Artist's Way

Intentional Peer Support

Intentional peer support is learning and growing together.

Intentional peer support is about understanding how we’ve learned to make sense of our experience.

To be self aware means I think before I react.

Connection is when people are paying attention to each other.

Worldview is the way you’ve learned to understand things.

Mutuality in a paid relationship means that although the paid person has more responsibility initially, both people should be learning from other.

It is important to be aware of mutuality because sharing power gives us both the opportunity to learn and grow.

If you are moving towards, you are clear about what you want, and where you want to be.

An example of “moving towards what you want…” is getting some education.

The use of language is important because language creates reality.

In the first contact conversation I have with a peer we have a conversation that both explains and models peer support.

Good listening involves making eye contact.

Listening from a position of not knowing means not assuming you know what someone means.

Listening for the untold story means paying attention to body language, tone of voice and feelings.

When someone tells you that they’re not feeling great, you probably should just listen and validate their experience.

The kind of questions you ask matter because sometimes questions we ask are based on our needs and therefore lead people down a different path.

It’s useful to use a “relevant change story” when… you’re trying to help “open up” their story.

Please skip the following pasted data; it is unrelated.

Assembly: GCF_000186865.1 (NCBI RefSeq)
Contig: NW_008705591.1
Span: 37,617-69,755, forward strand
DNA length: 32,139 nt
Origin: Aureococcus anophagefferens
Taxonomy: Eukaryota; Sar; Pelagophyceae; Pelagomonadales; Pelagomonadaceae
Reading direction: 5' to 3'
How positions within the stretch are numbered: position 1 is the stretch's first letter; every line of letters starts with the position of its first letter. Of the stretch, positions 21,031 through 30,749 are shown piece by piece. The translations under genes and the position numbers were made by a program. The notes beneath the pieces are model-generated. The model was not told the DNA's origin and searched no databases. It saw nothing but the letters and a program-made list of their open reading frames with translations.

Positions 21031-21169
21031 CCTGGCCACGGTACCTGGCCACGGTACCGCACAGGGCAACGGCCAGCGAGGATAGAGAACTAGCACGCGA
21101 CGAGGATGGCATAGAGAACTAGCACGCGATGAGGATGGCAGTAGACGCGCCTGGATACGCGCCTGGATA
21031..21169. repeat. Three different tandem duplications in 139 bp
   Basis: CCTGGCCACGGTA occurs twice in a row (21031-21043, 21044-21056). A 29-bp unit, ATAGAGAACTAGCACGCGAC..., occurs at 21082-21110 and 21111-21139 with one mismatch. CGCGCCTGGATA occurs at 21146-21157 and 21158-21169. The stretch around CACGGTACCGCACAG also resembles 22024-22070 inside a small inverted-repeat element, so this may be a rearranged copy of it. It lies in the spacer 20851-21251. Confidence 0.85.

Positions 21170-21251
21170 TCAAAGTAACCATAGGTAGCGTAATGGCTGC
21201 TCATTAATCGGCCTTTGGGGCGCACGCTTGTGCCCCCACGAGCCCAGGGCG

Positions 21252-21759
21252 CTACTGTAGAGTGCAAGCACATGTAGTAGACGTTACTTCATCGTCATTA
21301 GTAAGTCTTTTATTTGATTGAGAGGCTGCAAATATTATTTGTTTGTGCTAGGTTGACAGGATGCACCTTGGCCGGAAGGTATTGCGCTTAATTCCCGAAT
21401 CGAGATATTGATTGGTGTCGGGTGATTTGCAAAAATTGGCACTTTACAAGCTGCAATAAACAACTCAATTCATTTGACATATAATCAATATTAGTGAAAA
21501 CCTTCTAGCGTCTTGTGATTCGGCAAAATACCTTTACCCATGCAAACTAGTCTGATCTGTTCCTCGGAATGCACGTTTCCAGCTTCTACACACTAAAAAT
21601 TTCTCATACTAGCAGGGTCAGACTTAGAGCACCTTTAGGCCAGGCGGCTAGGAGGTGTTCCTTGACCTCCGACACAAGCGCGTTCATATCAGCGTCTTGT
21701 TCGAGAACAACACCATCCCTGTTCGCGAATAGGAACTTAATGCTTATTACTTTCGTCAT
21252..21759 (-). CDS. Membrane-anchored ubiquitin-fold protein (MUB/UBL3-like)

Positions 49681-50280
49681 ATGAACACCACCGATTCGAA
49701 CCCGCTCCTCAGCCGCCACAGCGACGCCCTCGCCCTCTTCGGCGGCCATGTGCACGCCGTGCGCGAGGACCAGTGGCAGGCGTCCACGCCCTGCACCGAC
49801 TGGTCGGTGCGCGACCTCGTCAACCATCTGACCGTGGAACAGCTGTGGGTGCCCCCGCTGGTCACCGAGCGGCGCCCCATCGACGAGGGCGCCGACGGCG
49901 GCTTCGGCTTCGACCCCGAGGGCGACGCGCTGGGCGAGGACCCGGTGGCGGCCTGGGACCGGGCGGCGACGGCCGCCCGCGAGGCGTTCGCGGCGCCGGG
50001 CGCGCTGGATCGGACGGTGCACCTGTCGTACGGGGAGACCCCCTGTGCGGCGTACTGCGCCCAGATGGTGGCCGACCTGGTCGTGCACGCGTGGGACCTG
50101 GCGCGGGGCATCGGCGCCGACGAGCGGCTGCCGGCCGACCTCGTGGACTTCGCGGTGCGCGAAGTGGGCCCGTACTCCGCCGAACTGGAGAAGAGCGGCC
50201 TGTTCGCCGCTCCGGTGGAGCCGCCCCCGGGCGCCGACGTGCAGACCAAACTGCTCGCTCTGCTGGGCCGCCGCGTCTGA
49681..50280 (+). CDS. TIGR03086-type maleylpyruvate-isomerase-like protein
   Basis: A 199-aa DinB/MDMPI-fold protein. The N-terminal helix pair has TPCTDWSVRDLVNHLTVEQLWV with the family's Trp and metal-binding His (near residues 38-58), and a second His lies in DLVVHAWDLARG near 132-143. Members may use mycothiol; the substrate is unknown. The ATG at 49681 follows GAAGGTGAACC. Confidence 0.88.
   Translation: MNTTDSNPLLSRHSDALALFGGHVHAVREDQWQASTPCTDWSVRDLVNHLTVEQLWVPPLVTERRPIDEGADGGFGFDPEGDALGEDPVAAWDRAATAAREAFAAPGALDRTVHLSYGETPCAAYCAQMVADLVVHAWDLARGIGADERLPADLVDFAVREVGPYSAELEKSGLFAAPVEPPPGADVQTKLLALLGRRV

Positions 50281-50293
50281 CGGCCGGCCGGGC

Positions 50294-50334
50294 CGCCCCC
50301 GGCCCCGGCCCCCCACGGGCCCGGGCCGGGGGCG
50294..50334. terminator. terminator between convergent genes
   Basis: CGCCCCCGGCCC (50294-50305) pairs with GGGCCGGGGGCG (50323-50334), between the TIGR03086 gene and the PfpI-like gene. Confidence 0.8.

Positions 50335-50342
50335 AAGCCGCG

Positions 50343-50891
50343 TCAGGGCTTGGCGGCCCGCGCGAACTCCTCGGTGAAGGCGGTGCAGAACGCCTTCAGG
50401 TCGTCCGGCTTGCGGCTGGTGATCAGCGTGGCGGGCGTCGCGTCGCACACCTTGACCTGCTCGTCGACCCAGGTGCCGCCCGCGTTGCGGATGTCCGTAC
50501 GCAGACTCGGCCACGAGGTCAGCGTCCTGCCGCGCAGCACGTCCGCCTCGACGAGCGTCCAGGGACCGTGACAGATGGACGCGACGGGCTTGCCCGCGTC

An example of the task of mutuality is building a relationship where both people learn and grow.

An example of an observation is “I have a schedule that takes up 40 hours of my week.”

Considering someone’s worldview means trying to understand their perspective.

Boundaries … where you end and I begin.

An important boundary to set in peer support is not taking advantage of someone because of your power.

Flexible boundaries are when you negotiate what will work for both of you.

Mutual responsibility involves mutually taking responsibility for each other.

Mutual responsibility involves both people making up the rules of the relationship.

Getting out of the Victim Prosecutor Rescuer cycle involves using the four tasks 1) connection, 2) worldview, 3) mutuality, 4) and moving towards to create something that meets everyone’s needs.

One of the ways we might abuse our power is to be unaware of it.

It’s important to have an awareness of power because then we can talk about how it might get in the way.

Bias and privilege…sometimes get in the way how we see.

Strong feelings tell us we need to stay aware of our hot buttons.

Shared risk means you negotiate what safety will look like in the relationship.

It’s important to think about safety as a comfortable feeling that allows you to take risks.

When you’re feeling uncomfortable in a situation you should be honest about it.

Negotiating reality means understanding that my reality and your reality might be different but they’re both “true.”

When someone tells you’re they’re feeling suicidal find out what that means for them.

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